"ONE DAY, EVERYTHING WILL BE FREE..."

SALT BEYOĞLU, SALT GALATA

"One Day, Everything Will Be Free..."                                                                                                                                                                                                                           Fotograf: Joseph Redwood-Martinez, 2012
Photo: Joseph Redwood-Martinez, 2012

SALTonline.org, SALT Galata, SALT Beyoğlu



The seemingly indispensable tools we use daily for social networking and online communication are all increasingly provided to us for free. In fact, as our way of life is becoming dependent on these and other gifted resources, many of the largest and most influential companies in the world are beginning to profit more from giving certain things away than from charging for them. Perhaps this growing flood of gifted goods implies that one day, everything will be free. But in any case, it becomes increasingly obvious: we’re not paying for it because we’re not the customer, we’re the product being sold.

Critical engagement with gift economies, open culture, intellectual property, and immaterial exploitation is not so new or unfamiliar, but the very real effects of these concepts are changing the way cultural practice is structured and how the once paying audience is now being enticed to remain involved, to keep giving, or to pay in other ways.

But how are these new economic structures and their fundamental contradictions understood by cultural producers and social activists? How to engage with and situate oneself in relation to systems that facilitate the free exchange of information and ideas, yet simultaneously operate as structures of subjectification or mechanisms of corporatized social responsibility? Perhaps this could just start with a question a little closer to home: SALT is free, but at what or whose cost?

“One day, everything will be free…” is a long-term research project aimed at opening up questions about the economics of cultural institutional practice that in part stem from SALT being privately funded initiative partially located in the former Ottoman Bank. In order to encourage conversations about support structures for contemporary cultural production in Turkey, and to engage with cultural producers and audiences as they respond to and understand these structures, the dispersed research project will develop indefinitely with and through the participation of diverse publics and interlocutors.

Aiming to learn from and point toward the range of projects and proposals that have already set this line of inquiry into motion, this project began and will continue through a series of conversations with a group of collaborators who are already doing work in and around this topic. Initial conversations with Regine Basha, Celine Condorelli, Burak Delier, Elmas Deniz, Annika Eriksson, İsmail Ertürk, Goldin+Senneby, Katya Sander and Carey Young shaped the structure for the research project—several of these conversations have been transcribed and published on SALTonline.org—and throughout 2012, these and other interlocutors will be invited to give lectures, research presentations, or produce new work within this framework.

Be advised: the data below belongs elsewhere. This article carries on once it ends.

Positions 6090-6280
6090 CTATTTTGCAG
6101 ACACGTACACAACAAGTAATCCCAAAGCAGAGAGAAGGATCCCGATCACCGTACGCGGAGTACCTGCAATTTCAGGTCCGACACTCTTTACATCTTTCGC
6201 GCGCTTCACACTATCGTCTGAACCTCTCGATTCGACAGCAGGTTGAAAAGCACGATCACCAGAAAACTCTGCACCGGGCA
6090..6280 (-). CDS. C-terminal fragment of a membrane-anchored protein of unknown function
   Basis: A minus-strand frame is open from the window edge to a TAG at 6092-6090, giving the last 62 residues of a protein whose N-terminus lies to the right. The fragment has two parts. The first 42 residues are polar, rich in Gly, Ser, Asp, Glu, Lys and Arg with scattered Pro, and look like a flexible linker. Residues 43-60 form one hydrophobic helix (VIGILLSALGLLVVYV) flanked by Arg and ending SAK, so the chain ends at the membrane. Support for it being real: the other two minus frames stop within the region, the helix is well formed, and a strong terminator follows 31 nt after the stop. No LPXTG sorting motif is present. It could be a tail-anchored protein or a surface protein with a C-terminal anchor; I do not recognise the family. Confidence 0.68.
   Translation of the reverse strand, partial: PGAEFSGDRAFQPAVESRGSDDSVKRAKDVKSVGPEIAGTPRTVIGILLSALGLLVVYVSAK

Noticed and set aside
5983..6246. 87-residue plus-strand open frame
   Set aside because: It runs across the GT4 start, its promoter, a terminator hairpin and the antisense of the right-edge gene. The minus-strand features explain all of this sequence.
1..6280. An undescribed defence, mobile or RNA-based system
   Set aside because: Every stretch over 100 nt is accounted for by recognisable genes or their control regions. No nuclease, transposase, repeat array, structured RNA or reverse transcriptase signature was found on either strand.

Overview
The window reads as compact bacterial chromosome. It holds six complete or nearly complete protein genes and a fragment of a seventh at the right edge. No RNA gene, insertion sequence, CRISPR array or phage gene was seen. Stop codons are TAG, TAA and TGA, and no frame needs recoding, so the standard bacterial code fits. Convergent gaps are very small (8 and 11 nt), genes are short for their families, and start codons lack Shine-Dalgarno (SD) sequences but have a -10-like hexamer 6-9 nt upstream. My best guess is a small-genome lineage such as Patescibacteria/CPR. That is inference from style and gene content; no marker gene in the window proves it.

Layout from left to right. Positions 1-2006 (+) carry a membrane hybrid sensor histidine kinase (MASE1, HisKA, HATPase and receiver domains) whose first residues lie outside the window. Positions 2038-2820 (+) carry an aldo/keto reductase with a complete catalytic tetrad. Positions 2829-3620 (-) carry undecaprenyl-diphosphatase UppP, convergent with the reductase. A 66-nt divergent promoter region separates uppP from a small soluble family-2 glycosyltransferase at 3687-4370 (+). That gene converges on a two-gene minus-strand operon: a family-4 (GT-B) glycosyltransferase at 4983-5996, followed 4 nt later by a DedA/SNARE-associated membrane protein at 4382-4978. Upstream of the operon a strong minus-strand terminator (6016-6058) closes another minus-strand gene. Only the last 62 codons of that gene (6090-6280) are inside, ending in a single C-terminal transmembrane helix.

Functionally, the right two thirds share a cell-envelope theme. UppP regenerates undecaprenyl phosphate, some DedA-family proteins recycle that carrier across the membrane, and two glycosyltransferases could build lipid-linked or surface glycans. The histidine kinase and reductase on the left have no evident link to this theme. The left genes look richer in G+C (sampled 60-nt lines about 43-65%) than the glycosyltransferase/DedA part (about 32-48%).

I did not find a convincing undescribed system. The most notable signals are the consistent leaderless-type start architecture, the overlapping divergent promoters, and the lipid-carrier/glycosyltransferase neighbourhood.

Matteo Pasquinelli, Laurel Ptak, Özgür Uçkan, Caleb Waldorf and Eva Weinmayr have been invited to give lectures and research presentations for a program titled FUTURES AND OPTIONS, scheduled for March 15th and 16th at SALT Beyoğlu. These presentations will allow us to hear from a range of protagonists who have variously engaged with the topics under consideration in this project. This program will also provide a setting to invite the range of responses that will carry this project forward.

Taking the form of a curated video program accompanied by short presentations layering historical, cultural, and personal narratives addressing escape, withdrawal, strategic separatism, and the human strike, a program titled HERE AND ELSEWHERE will develop daily from March 20 to March 25 in the Walk-In Cinema at SALT Beyoğlu. This project will provide a platform for considering cultural obsessions with the possibility of an outside in relation to the implications of these scenarios where the price of everything effectively drops to zero–where crowdsourcing is the new outsourcing and everywhere is elsewhere.


Situated throughout SALTonline.org, SALT Galata, and SALT Beyoğlu, “One day, everything will be free…,” consists of a series of projects that will continue to look at the varied and conflicting legacies and implications of free economies, the recent turn within the field of cultural production toward reengaging with dormant economic imaginaries, and the changing relationships between what is privately owned and publicly shared in society.

“One day, everything will be free…” is organized by guest researcher Joseph Redwood-Martinez in collaboration with SALT Research & Programs.
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